IMF highlighted the risks of “delayed easing”, cautioning that while BoE emphasizes the need to wait for clearer signs of reduced inflation persistence, holding off too long could be detrimental.

Additionally, keeping the Bank Rate unchanged as inflation and inflation expectations decrease would “raise ex-post real rates”, which could hinder or even reverse the economic recovery. This scenario might lead to “extended undershooting of the inflation target”.

To address these concerns, IMF recommends that BoE implement rate cuts totaling 50-75 basis points in 2024. This would help balance the risks of premature easing against the need to support economic growth and ensure inflation remains on target.

Eurozone goods exports down -9.2% yoy in Mar, imports down -12.0% yoy

Eurozone goods exports fell -9.2% yoy to EUR 245.5B in March. Goods imports fell -12.0% yoy to EUR 221.3B. Trade balance recorded EUR 24.1B surplus. Intra-Eurozone trade fell -12.4% yoy to EUR 222.1B.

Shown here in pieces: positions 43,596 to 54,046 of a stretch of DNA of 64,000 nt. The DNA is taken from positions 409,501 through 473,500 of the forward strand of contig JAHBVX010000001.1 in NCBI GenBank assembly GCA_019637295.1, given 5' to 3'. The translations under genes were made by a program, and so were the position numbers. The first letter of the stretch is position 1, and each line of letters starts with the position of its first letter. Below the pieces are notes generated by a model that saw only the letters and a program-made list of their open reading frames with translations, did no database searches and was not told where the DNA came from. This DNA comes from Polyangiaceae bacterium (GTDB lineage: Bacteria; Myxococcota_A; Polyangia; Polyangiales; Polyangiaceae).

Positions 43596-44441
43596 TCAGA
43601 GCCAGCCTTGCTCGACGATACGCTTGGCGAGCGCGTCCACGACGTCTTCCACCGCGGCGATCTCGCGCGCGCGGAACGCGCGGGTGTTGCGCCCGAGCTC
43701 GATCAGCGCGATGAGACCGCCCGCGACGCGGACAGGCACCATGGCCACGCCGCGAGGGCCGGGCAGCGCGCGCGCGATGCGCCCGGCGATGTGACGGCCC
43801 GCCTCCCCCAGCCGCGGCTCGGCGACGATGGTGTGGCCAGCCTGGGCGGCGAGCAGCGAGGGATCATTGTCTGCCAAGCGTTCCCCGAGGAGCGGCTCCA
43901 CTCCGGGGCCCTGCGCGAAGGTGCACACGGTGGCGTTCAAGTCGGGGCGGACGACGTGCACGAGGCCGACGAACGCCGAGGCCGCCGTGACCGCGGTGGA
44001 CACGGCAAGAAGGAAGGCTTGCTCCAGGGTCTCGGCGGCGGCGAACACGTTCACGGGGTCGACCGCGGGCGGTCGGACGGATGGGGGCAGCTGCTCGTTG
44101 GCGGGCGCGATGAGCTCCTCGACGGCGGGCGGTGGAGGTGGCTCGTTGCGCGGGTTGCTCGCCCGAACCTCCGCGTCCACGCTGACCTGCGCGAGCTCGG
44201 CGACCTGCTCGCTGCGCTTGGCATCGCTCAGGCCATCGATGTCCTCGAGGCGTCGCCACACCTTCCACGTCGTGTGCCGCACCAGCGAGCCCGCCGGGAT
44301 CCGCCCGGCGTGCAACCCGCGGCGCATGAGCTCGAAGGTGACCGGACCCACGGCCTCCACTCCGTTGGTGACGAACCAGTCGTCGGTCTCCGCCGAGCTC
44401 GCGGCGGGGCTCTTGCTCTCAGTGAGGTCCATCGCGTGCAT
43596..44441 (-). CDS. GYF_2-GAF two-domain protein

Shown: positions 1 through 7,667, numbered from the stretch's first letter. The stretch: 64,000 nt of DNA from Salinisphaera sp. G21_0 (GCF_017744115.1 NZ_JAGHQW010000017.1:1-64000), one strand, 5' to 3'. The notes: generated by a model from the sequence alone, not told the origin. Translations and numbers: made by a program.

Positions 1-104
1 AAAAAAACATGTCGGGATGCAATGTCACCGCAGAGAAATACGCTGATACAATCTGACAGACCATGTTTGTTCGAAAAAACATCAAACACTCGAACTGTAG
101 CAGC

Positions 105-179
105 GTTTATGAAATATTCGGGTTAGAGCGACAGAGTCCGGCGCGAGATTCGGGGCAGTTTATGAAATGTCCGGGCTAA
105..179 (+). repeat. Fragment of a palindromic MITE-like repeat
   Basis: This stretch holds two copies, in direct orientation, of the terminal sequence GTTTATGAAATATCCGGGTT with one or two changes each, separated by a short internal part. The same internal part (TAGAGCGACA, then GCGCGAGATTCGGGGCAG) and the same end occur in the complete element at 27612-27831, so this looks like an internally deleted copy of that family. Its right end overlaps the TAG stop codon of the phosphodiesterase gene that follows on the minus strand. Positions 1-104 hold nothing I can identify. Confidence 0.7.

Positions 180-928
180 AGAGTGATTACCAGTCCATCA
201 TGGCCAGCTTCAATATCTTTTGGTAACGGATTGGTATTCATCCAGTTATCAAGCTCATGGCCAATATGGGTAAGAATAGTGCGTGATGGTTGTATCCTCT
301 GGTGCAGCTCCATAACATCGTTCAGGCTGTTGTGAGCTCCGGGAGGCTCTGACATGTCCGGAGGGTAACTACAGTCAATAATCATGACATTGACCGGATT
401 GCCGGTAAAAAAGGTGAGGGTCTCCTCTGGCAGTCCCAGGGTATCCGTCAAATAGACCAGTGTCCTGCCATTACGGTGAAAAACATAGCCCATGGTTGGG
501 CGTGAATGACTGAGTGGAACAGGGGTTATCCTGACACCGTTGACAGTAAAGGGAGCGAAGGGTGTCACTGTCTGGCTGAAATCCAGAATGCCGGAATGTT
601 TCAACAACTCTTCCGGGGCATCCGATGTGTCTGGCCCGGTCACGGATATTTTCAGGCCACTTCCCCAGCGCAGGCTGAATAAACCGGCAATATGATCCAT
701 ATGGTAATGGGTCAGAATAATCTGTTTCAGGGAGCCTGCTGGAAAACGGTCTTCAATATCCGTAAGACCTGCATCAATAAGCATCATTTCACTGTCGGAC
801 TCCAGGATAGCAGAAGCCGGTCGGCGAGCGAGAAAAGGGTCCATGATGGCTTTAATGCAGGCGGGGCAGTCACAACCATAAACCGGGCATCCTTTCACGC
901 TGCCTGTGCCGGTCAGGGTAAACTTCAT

In seasonally adjusted term, goods exports rose 0.1% mom to EUR 237.7B. Goods imports fell -0.1% mom to EUR 220.4B. Trade surplus widened slightly from EUR 16.7B to 17.3B. Intra-Eurozone trade fell -0.5% mom to EUR 213.7B.

RBA minutes highlight debate over rate hike

RBA minutes from May 7 meeting reveal that a rate hike was considered but ultimately, the decision was made to hold cash rate target steady at 4.35%. The board emphasized that recent data indicated that “risks around inflation had risen somewhat,” acknowledging the considerable uncertainty and the difficulty in “ruling in or ruling out” future changes in interest rate.